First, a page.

While Kobe Bryant did everything in his power to send Los Angeles back to the west coast with a victory in hand, he received as much help from his teammates as New Orleans got from FEMA in the wake of Hurricane Katrina.
Thus far, the 2010 Finals has been ripe with ancillary storylines – the rugged toughness, exemplified by Ron Artest, exhibited by L.A. in Game 1, Rondo’s triple-double masterpiece coupled with Sugar Ray Allen’s sweet stroke in Game 2, Derek Fisher’s late-game heroics in Game 3 and and the Celtics Killer B’s (Big Baby and the bench) making all the difference in Game 4.
But last night, it was all about the Return of the Macks, as Paul Pierce, Kevin Garnett and Rondo re-established their top billing in Boston’s 92-86 Game 5 victory.
Pierce finally seemed to solve the excruciating puzzle that is Ron Artest’s defense en route to his magnificent 27 points. He made one big shot after another while Garnett re-incarnated himself as “Da Kid”. KG’s 18 points and 10 boards, along with Rondo’s 18 points, eight assists and five boards, assisted Boston in becoming the first team to win consecutive games in this hard fought series.
Yet, despite the brilliant performances of their marquee players, they needed every ounce of their collective efforts to overcome a determined Kobe Bryant. Kobe exploded for 23 straight points during the second and third quarters en route to his game high 38, singlehandedly keeping the Lakers in contention. But Pierce seemed to have an answer at every crucial juncture, when it seemed that Kobe’s sheer will, determination and offensive genuis alone could salvage the Lakers’ hopes.
P-Double’s teammates had his back while he led the charge. Rasheed Wallace made some big buckets and grabbed some tough boards, Nate Robinson kept the defense honest with his passing, blow-by capabilities and scoring in limited minutes, Tony Allen pinned Pau Gasol’s shot attempt to the board with a Floyd Mayweather-esque two hand combination while Big Baby threw his weight around for some tough rebounds.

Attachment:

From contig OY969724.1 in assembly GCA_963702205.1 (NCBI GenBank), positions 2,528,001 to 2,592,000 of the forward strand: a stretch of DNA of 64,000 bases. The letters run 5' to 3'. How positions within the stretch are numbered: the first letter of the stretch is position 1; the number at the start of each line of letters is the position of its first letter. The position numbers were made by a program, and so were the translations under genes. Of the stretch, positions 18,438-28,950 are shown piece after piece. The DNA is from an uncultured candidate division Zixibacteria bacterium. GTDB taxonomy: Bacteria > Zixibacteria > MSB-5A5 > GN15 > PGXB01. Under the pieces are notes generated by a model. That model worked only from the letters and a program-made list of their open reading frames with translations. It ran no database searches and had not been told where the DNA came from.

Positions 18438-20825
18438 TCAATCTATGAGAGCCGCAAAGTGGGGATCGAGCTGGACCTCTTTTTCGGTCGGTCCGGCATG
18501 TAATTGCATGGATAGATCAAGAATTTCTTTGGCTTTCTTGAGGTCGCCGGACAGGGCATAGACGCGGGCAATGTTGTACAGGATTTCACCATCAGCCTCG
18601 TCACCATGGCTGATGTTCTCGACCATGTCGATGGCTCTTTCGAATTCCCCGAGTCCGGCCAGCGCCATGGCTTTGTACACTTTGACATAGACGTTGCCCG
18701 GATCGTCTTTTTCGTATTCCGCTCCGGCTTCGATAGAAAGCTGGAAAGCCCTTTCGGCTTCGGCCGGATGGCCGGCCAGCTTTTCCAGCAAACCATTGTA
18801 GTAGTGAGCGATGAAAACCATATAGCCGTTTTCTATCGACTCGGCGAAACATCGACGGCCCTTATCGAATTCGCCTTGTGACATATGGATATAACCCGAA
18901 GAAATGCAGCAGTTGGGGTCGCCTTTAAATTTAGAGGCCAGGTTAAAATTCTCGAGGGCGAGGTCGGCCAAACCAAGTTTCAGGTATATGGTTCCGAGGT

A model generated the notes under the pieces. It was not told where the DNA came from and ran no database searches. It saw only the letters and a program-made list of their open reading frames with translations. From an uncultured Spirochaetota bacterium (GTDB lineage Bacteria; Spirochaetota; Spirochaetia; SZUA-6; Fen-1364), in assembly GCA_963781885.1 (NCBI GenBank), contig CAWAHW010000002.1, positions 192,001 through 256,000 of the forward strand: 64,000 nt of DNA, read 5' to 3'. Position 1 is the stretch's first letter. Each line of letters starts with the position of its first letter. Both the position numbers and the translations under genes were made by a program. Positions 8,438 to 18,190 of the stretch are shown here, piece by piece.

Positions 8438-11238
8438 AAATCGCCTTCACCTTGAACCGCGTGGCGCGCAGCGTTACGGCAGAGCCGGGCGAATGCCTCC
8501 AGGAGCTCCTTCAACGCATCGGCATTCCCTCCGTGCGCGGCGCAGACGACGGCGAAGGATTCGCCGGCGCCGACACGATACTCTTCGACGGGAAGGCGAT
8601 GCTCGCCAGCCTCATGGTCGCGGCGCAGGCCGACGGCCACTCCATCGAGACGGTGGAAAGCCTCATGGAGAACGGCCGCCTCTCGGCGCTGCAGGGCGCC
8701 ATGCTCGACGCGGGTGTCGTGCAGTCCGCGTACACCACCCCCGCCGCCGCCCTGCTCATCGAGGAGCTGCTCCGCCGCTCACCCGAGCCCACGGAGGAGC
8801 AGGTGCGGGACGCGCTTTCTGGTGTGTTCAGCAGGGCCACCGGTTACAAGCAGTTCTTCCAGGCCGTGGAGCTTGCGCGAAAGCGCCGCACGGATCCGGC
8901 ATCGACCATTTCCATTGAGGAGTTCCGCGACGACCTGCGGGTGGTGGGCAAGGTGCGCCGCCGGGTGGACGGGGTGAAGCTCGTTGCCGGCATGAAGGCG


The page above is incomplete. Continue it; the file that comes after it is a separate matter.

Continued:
Ray Allen made sure that every one of Kobe’s buckets was contested, making him earn every one, while Rondo and KG played All-Star ball. Rondo’s improvisational forays to the bucket, converting some illmatic lay-ins with the ridiculous playground english off the board, made many observers involuntarily spring out of their seats. And Pierce found himself within the comforting confines of an offensive rhythm that even Artest, a defensive savant, had no answers for.
Kobe, on the other hand, showed up ready to rumble, only to find his supporting cast armed with plastic spoons. We’ve been taught, throughout this drama of the 2010 Finals, that he needs some other folks to step up. When he needed someone to grab some crucial boards, secure some key defensive stops or hit some momentum changing buckets, Kobe looked like a common panhandler, begging, pleading for some assistance.
After the game, he issued an A.P.B. for Pau, Lamar Odom, Ron Artest, Derek Fisher and the remainder of his supporting cast. Because back in L.A., if he’s forced to perform a one-man play again, no matter how transcendent his performance may be, Paul Pierce and the rest of Boston’s Macks will be popping champagne at his expense.
Kobe can’t do it alone. The question that’s left to be answered is, if he’s going to get it done, if he’s going to equal Magic with five rings, if he’s going to add to his legendary resume, if he’s going to ascend to another rung in NBA lore, who is going to step up and help him?
If no one does, he’ll have to ask Nate Robinson for permission to cry through the words of this Donkey classic –
“I’m all alone. There’s no one here beside me…”